Early Vegetarian Days
In the 80s when I was just setting up home and struggling to learn to cook, from time to time I toyed with vegetarianism. Vegetarianism was not new to me as a concept – in fact one of my best friends at school was vegetarian and we had endless arguments and discussions about the rights and wrongs of meat eating, sometimes taking up quite extreme positions as teenagers are wont to do.
Although I am still not and have never been a confirmed vegetarian, I have always leaned towards it – mainly because I really like vegetarian food but there are other environmental, altruistic reasons too. My husband and daughter are vegetarian so I have quite a lot of experience in veggie cooking these days.
In my more vegetarian moments I have always been grateful for Cranks recipes and still turn back to the Cranks recipe book to make some old favourite vegetarian dishes. I especially liked to use it in the 1980s, when we had friends round for dinner, which we did quite frequently in the days before children!
There was probably an element of competition among friends to find unusual and tasty recipes and so the Cranks recipe book was often consulted on the occasions when the dinner party was at my house.
Easy, delicious and impressive, this is good for a vegetarian dinner party and for a mid week supper for the family
The Cranks recipe book recommends its Creamy Leek Croustade as a dinner party dish so I have made it on several occasions (although careful not to give it to the same people twice!). My battered copy of the book with pages falling out and the odd splatter on the page of some spilled ingredient, is testimony to how much I have loved this book.
Great For Simple Supper With Friends
So when I was cooking for friends as a prelude to a meeting just recently, I pulled out the book to thumb through for old favourites and this one popped out. Like most of the Cranks recipes, it is not difficult but it is tasty and filling. I can remember being a bit put off by the fact that it is divided into two parts – the base and the sauce – but there is no need for this to be a concern. The vegetables in the recipe are leeks and tomatoes and since both are in season, this seemed like a good, tasty choice.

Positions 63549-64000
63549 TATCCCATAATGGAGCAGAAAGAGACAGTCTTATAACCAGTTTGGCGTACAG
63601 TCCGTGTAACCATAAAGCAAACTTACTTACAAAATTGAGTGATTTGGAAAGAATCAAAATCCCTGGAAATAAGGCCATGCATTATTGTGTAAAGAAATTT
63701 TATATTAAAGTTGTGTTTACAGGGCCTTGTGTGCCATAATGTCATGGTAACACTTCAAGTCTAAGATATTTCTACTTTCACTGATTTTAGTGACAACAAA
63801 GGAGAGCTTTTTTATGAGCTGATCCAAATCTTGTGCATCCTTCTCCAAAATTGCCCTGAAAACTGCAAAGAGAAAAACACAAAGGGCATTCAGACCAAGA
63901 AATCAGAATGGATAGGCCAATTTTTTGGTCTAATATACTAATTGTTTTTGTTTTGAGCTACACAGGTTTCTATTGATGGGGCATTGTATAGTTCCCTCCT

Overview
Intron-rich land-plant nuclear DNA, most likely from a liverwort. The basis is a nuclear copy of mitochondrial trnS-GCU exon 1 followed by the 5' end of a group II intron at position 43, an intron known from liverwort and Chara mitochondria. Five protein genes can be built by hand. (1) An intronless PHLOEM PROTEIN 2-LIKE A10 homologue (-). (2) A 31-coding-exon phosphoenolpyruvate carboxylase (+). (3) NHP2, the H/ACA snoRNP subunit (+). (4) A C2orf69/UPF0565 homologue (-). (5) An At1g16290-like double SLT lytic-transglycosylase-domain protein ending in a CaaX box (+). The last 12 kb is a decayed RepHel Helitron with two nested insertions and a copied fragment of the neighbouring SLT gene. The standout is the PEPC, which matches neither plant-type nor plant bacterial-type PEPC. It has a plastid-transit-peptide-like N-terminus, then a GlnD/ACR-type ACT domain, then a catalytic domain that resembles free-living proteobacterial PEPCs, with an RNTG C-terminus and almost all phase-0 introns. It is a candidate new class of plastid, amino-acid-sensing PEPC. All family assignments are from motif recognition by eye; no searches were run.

I have made a couple of alterations to the original, adapting to what I had available, but mostly I stuck faithfully to the recipe. I would recommend this dish for when you are having friends round, but also as an excellent supper dish on any day. It is low cost and easy to prepare. I served it with baked potatoes and sweetcorn. The potatoes could go in the oven first and then shared the oven with the croustade, making good use of the heat.
I love leeks and you will find a few leek recipes on this website. If you have any great leek recipes, please do share them through the Contact page or in the comments box at the bottom of this article.
For The Base
- 175g / 6oz Fresh breadcrumbs – ideally wholemeal – white bread works too
- 50g / 2oz Butter or margarine
- 125g / 4 oz cheddar cheese, grated
- 125g / 4oz mixed chopped nuts (cheaper to buy some unsalted whole nuts and chop in a food processor)
- 1 teaspoon dried mixed herbs
- 2 garlic cloves, crushed
For The Sauce
- 1 large leek, sliced and chopped
- 4-6 tomatoes, chopped
- 50g / 2oz Butter or margarine
- 25g /1oz wholemeal flour
- 280ml milk
- 4 tablespoons fresh wholemeal breadcrumbs
- Freshly ground black pepper
You also need a large baking dish
- In a large basin, rub the breadcrumbs in the butter
- Stir in the cheese, herbs nuts and garlic
- Grease a baking dish
- Press the mixture into the bottom of the dish
- Bake in the oven at 200 degrees C for 20 minutes until brown
- Meanwhile melt the butter in a saucepan
- Cook the leeks for 5 minutes, until soft
- Add the flour and stir
- Add the milk, bring to the boil and then simmer, stirring constantly
- Add the tomatoes and cook for a few minutes
- Season with freshly ground black pepper
- Spoon on top of the base
- Sprinkle with breadcrumbs
- Bake in the oven for about 20 minutes
- Serve immediately
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